Web hosts work real hard on their control panels to provide everything needed to upgrade your website. In a series of posts, HostDime will provide helpful information to those who want to improve their website, make it run faster, and appear more professional. The industry leading control panel cPanel will be used as the example because HostDime provides cPanel licenses to clients.
The files section of cPanel contains the following: Subdomains, Add-on domains, parked domains, domain redirection, and simple DNS zone changes. Today we are discussing how to manage your domains.
Sub-domains are URL’s for different sections of your website. They use your main domain name and a prefix. For instance, if your domain is yourwebsite.com, a sub-domain would be subdomain.yourwebsite.com. This is perfect if you want to create an easy to remember separate section of your main website. You will need to set up a separate FTP account as the sub-domain directory as its home. Therefore you can make your sub-domain look completely different than the domain because you can install a new script.
You could set up one sub-domain or multiple sub-domains. For instance, you could create “this.is.my.website.com” if you so choosed. That would be three subdomains deep. Simply fill in the subdomain you want and click “Create”. cPanel will automatically fill in the document root with the same name inside the web root for your main domain (public_html), and you can change it if you’d like.
Newly created sub-domains are usually accessible immediately, but in some cases it can take up to an hour. The sub-domain is set up right away, but some local DNS servers may not pick up the sub-domain for a little while.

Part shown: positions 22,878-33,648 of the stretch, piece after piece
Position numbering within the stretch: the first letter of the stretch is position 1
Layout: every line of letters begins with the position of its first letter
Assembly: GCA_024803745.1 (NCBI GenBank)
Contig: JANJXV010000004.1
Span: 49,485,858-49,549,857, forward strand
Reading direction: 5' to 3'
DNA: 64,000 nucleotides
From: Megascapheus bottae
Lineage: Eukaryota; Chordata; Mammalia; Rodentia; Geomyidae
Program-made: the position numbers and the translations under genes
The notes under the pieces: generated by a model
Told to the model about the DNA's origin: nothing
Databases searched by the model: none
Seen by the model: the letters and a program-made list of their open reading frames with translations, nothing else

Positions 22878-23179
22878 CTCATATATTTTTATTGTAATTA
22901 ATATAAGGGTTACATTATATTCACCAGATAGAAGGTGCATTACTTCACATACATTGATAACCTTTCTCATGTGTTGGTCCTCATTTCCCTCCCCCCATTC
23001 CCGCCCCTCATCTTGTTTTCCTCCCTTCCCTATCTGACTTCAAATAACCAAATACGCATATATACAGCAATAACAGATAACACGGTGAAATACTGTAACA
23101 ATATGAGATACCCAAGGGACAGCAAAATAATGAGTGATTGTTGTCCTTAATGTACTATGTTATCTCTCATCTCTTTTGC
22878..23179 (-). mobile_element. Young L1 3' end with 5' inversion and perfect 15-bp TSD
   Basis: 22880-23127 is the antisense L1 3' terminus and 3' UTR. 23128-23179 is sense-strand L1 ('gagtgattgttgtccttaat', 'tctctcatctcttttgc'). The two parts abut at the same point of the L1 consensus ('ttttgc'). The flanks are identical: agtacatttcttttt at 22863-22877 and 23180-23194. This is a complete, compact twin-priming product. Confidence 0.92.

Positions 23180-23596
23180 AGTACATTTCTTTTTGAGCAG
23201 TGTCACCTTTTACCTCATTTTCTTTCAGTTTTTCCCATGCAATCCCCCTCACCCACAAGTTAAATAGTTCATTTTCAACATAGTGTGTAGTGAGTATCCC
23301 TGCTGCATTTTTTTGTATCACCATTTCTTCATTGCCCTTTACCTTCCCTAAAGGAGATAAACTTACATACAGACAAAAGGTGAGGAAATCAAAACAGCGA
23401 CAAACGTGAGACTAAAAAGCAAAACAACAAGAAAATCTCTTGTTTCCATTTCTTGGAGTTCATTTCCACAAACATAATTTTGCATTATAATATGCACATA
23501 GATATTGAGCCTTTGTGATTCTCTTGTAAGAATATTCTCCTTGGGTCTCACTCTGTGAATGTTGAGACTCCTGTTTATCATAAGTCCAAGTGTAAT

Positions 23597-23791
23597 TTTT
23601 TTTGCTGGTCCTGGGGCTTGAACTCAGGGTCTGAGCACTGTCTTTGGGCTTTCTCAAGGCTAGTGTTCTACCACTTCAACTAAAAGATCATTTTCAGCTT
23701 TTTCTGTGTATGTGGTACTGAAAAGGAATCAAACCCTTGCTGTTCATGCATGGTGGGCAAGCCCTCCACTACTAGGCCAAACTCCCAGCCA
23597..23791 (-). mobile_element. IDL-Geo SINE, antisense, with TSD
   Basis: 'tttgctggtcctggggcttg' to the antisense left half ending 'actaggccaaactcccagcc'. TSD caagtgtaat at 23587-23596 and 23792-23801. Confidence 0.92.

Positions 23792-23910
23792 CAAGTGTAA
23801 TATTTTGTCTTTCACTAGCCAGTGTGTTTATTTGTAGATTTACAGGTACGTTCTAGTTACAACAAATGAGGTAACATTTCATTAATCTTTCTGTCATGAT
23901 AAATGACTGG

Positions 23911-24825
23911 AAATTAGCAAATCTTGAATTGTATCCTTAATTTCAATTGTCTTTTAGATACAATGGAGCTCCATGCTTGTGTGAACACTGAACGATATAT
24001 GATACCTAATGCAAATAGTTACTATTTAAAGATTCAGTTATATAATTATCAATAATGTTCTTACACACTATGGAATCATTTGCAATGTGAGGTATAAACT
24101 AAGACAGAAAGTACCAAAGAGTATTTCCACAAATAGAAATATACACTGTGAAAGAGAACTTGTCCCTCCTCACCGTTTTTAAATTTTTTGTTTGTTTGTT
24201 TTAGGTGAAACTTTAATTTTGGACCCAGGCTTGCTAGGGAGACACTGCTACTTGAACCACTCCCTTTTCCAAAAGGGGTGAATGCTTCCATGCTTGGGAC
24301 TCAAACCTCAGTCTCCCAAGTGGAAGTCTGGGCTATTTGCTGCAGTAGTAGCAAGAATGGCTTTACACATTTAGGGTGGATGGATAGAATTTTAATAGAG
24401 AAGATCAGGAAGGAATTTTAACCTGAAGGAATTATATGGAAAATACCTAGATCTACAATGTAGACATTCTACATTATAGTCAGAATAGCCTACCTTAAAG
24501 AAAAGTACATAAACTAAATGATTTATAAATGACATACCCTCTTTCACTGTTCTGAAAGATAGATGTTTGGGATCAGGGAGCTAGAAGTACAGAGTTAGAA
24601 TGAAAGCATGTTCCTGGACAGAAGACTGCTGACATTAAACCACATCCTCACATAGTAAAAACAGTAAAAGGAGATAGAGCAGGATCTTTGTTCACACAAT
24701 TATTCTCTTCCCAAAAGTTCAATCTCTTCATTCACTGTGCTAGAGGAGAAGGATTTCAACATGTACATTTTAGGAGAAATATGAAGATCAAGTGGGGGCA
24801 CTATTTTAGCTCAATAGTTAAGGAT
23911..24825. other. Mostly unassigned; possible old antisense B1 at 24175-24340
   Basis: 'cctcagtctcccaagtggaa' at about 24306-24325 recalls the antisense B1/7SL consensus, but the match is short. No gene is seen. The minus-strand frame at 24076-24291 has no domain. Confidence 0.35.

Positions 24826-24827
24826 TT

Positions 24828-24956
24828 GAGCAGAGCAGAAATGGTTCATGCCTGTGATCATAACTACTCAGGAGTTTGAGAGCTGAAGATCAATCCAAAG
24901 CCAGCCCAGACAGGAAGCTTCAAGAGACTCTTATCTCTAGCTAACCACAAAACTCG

Did you know you can use a sub-domain like a mini webhosting account for family and friends? Go to the FTP Accounts feature and create an account that uses the sub-domain’s document root. Set up another user with an username and password and they can manage their site and set-up their own custom e-mail accounts. This person will not have access to cPanel and they will be on your hosting plan. If they have outgrown your plan, suggest a full hosting account or upgrade your own account to a reseller plan and handle this person yourself.
Instead of being a domain within a domain, add-on domains are completely separate domains. An add-on domain lets visitors reach a sub-domain of your site by typing the add-on URL into a browser. Myothersite.com is an add-on to mysite.com. Both share the features and resource limits of your cPanel hosting account. Make sure your hosting plan allows for at least 1 add-on domain. Contact us to upgrade your plan if not.
When creating an add-on domain, do not enter www, rather just myothersite.com. cPanel will then fill in the next two field with suggested values, which you can change as needed. Then enter your FTP username and password. Simply click “Add Domain” to create your add-on domain.